According to the latest data from the Illinois Department of Public Health, Region 5, comprised of 20 counties in the southern tip of Illinois, has two ICU beds available out of the 90 staffed beds in its hospital systems.
Fewer than 5% of the region’s ICU beds have been available over the last week, according to IDPH data.
The region is seeing some good news in other areas however, including in its number of overall COVID hospitalizations, which have decreased or remained steady each of the last nine days.
The latest data here.
Johnson & Johnson, Moderna and Pfizer: What We Know About Booster Shots So Far
Johnson & Johnson released a new update on the potential for a booster shot of its single-dose coronavirus vaccine Tuesday, but as booster shots continue to be debated nationwide, what's next for all three COVID vaccines currently being administered in the U.S.?
Pfizer, Moderna and J&J have each conducted studies surrounding booster doses of their vaccines.
Scientists inside and outside the government have been divided in recent days over the need for boosters and who should get them.
COVID Vaccine and Kids: The Potential Schedule for Children Under 12
Pfizer's latest announcement that its COVID-19 vaccine works for children ages 5 to 11 and that it will seek U.S. authorization for this age group soon marked a key step toward beginning vaccinations for youngsters. But when could that happen?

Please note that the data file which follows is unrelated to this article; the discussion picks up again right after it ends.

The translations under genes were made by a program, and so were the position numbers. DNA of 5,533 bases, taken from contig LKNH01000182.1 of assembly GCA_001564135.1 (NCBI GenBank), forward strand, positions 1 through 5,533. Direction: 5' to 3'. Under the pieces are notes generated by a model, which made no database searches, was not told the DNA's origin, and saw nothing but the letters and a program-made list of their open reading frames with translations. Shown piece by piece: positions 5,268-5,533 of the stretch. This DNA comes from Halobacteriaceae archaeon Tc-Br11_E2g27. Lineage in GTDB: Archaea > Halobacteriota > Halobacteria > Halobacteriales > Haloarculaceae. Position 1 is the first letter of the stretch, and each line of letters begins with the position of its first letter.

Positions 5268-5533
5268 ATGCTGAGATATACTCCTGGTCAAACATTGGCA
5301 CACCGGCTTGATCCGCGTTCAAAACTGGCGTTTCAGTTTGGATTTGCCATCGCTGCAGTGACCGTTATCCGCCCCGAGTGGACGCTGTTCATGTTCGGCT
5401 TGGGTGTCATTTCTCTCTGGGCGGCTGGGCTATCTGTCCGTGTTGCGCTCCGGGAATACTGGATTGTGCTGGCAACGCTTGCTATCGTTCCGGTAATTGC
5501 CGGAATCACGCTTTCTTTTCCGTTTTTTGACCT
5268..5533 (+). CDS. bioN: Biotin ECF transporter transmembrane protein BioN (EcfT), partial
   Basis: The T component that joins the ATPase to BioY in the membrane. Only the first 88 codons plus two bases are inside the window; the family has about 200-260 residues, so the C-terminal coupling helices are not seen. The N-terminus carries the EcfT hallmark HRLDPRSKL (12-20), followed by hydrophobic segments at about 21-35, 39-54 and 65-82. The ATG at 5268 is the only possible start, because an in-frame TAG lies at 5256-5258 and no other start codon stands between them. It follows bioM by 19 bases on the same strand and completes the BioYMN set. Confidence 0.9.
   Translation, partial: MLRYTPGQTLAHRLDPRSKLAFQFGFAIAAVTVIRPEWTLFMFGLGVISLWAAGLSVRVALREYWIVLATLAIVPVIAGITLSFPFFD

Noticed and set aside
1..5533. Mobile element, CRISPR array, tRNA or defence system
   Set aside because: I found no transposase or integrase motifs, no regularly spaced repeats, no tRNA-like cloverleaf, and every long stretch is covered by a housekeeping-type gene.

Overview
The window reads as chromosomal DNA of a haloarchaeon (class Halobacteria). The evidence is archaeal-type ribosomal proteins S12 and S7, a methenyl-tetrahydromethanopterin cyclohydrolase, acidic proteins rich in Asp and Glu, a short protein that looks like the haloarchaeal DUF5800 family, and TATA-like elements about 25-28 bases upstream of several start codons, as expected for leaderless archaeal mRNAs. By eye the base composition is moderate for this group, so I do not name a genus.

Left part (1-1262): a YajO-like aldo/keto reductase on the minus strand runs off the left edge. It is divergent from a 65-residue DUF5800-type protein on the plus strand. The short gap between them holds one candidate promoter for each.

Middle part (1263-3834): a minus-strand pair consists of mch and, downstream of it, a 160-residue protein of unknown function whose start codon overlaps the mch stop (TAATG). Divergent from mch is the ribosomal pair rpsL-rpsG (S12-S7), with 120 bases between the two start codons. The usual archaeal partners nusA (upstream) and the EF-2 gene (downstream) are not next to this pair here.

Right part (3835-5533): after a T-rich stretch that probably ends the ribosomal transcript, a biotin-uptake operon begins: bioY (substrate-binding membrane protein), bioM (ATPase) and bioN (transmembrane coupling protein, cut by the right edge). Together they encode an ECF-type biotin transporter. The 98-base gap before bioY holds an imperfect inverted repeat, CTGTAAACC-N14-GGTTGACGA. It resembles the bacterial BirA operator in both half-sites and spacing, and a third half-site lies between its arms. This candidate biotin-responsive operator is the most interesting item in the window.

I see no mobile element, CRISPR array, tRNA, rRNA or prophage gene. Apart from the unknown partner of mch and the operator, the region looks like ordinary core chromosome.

Dr. Bill Gruber, a Pfizer senior vice president, told The Associated Press the companies aim to apply to the Food and Drug Administration by the end of the month for emergency use in this age group, followed shortly afterward with applications to European and British regulators.
Earlier this month, FDA chief Dr. Peter Marks told the AP that once Pfizer turns over its study results, his agency would evaluate the data “hopefully in a matter of weeks” to decide if the shots are safe and effective enough for younger kids.
If the FDA signs off, shots could be authorized for the younger age group by Halloween.
"I would guess at this point that we will have Pfizer vaccine available for 5- to 11-year-olds on that same timeframe that we've been talking about- early November, possibly late October," Chicago Department of Public Health Commissioner Dr. Allison Arwady said Tuesday. "The FDA has said publicly, they are throwing a lot of extra resources at this trying to move this just as quickly as they can. But let me be super clear: everybody wants to see this data - the FDA, the CDC, [CDPH], the public."
Read more here.
Chicago Travel Advisory at 48 States, 3 Territories as Some Spots Removed, Others Return
Chicago's travel advisory has been updated once again, and although there are still 48 states and three territories on the city's warning list, the locations included still changed.
That's because Connecticut and the District of Columbia, both of which had been dropped from the advisory last week, are now back under the "orange category," which recommends unvaccinated travelers from such locations test negative for COVID-19 and quarantine.
At the same time, however, California and Puerto Rico fell off.
Full details here.
Moderna vs. Pfizer: Is One Vaccine Stronger Against Delta Variant?
With many now able to choose which COVID vaccine they receive, questions surrounding which offers better protection against the now-surging delta variant have spiked.
Several studies have been conducted to determine vaccine effectiveness, but is one vaccine actually better than the others?
According to medical experts, the three vaccines currently available in the U.S. each offer protection.